mercredi 23 mars 2016

From cultural appropriation to multiculturalism celebration

By Anthony Lycett 
This neckpiece is made from cow boys and indian plastic figurines, denouncing the genocide of native American by Western colonists played down by mass culture through children toys, movies or cartoons like lucky Luke.
By Anthony Lycett 
 Now days, gathered is reserves, Indians tribes are often victims of discrimination, unemployment, that entails alcoholism and gambling.  My use of "made in china" dream catchers with synthetic feathers  and fake animal teethes pinpoints the reduction of a traditional ancestral craft to a trivialised  mass produced "folk art" for tourists by a caricatural cultural appropriation. 

By Anthony Lycett 

I love to integrate toys into my designs as miniature representation of our world as they are a reflection of change in society, in his this case, benefit to build  "cow boy myth" in order to rewrite History.  

By Anthony Lycett 

Cultural borrowing and cross-fertilisation, there is a fine line between appreciation and appropriation,  
I am from this post modern generation where we  consumes culture, youtube, online magazine,  tumblr, blog, vlog… we mix,shake and match  inspirations and create our patchwork life as a giant mood board.  

By Anthony Lycett 

By borrowing some element from African or Indian culture I acknowledge the cultural superiority for usage of colours, beading, element that I can't find in Western mainstream  fashion but are part of the culture I built by myself through my studies, my readings, my mood boards, and my internet surfing.  I am a citizen of the world and I don't feel my style shouldn't be determined by the place I live.  
By Anthony Lycett 
All the elements in my garment are sourced locally, coming from charity shop or reclaimed material, so I never directly "steal" objects, from other cultures but element that remind me the wealth and variety of theses aesthetic and I reinterpret them in my creations. For example,  I will use pheasants feathers hunted in the North of France to build my headpieces with reference to the Native american culture. 

By Chris Taylor 
With my feathers headpiece, and barbie clock at London Fashion week day 2 (see my first look in the previous article) steeling the show from "comme des garçon minimalist fashionistas".
By Chris Taylor 

By Chris Taylor 

With the amazing, Estelle Monsterlune Who would say this is the two Frenchies of London Fashion week?  Burn your Chanel Bag and your ballerina, and join the colour tribe! By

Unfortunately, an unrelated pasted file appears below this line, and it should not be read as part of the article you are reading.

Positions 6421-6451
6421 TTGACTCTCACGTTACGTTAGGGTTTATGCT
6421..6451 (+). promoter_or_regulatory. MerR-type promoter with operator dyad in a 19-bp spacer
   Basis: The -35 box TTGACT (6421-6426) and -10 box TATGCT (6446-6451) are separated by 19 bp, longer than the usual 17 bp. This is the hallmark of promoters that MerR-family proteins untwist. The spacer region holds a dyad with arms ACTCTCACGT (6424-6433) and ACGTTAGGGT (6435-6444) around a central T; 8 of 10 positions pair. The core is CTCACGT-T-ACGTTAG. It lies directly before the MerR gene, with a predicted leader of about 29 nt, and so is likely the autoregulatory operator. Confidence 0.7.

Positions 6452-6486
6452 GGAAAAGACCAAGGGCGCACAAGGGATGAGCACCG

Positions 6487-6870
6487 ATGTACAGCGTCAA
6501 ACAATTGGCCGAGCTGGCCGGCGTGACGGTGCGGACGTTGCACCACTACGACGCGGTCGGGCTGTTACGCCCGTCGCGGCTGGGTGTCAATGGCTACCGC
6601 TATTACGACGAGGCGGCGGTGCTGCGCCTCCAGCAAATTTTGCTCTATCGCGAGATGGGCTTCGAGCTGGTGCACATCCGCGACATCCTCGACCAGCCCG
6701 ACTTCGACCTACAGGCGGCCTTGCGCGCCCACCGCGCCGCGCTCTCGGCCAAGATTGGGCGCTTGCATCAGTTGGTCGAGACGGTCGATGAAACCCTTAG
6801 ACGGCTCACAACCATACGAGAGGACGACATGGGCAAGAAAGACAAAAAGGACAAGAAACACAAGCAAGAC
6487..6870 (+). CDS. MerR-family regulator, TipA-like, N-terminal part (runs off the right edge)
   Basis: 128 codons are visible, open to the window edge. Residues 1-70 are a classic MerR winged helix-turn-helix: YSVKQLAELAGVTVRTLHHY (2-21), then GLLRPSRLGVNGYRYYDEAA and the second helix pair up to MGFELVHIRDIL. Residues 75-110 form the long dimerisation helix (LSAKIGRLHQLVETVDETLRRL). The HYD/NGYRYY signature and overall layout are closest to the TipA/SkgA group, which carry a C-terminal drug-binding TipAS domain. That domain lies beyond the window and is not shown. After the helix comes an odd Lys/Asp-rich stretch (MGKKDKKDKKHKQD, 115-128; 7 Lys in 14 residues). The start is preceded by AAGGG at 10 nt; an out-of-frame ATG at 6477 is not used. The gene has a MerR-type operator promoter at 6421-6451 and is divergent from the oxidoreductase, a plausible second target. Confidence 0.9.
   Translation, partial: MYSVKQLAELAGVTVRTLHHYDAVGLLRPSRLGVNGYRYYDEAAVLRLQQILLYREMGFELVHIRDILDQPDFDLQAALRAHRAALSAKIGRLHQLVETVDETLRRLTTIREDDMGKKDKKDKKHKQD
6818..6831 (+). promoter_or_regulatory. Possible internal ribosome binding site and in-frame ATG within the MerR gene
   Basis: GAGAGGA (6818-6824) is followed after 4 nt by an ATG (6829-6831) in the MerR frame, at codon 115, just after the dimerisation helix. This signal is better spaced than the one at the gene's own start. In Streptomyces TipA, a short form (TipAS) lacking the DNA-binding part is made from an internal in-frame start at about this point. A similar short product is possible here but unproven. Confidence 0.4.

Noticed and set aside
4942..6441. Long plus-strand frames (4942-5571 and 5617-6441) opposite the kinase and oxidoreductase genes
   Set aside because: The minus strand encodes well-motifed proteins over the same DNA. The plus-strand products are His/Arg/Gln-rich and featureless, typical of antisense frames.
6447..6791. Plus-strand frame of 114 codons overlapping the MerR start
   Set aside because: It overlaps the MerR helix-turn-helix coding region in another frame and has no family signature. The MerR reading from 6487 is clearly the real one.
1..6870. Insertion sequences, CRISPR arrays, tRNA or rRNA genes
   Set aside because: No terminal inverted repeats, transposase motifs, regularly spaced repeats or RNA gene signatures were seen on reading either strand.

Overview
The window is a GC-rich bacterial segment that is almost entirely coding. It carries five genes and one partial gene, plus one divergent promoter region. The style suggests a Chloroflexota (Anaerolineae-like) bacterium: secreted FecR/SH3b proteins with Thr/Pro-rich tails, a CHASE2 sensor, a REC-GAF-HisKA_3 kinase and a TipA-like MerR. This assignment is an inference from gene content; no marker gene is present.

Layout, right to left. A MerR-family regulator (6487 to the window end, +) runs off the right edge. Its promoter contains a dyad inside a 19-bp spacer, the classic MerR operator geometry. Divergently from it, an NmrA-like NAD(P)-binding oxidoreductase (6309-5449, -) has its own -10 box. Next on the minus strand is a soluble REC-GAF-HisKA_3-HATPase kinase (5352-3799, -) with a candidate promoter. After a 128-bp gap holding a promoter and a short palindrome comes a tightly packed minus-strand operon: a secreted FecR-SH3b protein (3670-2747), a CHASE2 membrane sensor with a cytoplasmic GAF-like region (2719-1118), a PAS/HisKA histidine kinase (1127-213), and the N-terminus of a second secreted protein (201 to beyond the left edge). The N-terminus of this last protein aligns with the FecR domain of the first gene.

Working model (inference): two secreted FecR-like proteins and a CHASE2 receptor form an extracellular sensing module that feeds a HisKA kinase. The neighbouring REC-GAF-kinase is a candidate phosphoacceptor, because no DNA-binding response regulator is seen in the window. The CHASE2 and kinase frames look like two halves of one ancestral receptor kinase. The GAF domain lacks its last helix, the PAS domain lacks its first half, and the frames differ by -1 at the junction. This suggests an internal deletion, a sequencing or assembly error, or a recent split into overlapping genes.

details of the barbie cloak, this garment took me age to make as I had to find around 50 similar brooch and stitch individually each barbie face but I love the uncanny baroque result! 

Colour bombing the London fashion week with Estelle Monsterlune, and Kala Kala

joined by a dancer, it is not all about fashion but art in all its form! 
Thanks to my hand made accessories, featured  for the second time  second time on Adorn blog! 

By Felix Friedmann

Another magical day in London, just a normal thursday lunch at Meihui Lui Dumpling Heart place, eating amazing chinese food and doing photoshoot!
With Sue Kreitzman, shoes by Natacha Marro
With My new furry  japanese toys neckpiece By Felix Friedmann 

By Felix Friedmann


...and BACK! 

Amazing team of creative with Sue Kreitzman, Meihui Lui, Jamie Freestone and make up artisit Neusa Neves 

On the same day,  I met the amazing artist Holly-Anne Buck know as Collagism who belong to the "Adornism" movement.,  We talked  about a potential Adornist show in London which would be my dream! as all the artists I know are individuals I truly admire as creative and persons! ...   I love my London life 

Press has been rolling this past month, first an interview in Interview by the Norwegian based magazine @dt500mag: 

Then, I have been very honoured to have been "hogled" by Human of Greater London at Spitafields market, read the full story on their facebook page 

"It's hard to be an artist and it's an elusive label too. Even though I've got my MA in art from Central Saint Martins, I still get the fear of being an imposter. What is an artist? Do you even need to be talented to be one? Can you be an artist by dressing crazy and cutting Barbie hair? I guess if you dedicate yourself to your art and you live for that, even if your art is bad you're still an artist. But it's not enough just to call yourself an artist - you need to be recognised as one by other people to be given that authority."

picture by Richard Kaby 

Ultimate accolade!
Also so proud to be featured in Liberation in "celles et ceux dont on parlera bientôt" annoncing my exhibition in Paris at Galerie Isabelle Gounod, opening 30th of april!

Finally, In the print edition of "Mondern Weekly" despite my recent trip to China, no clue what is written next to my pictures, hope it will appeal to my Chinese readers..feeling very international, thanks to the legendary Diane Pernet for the interview!

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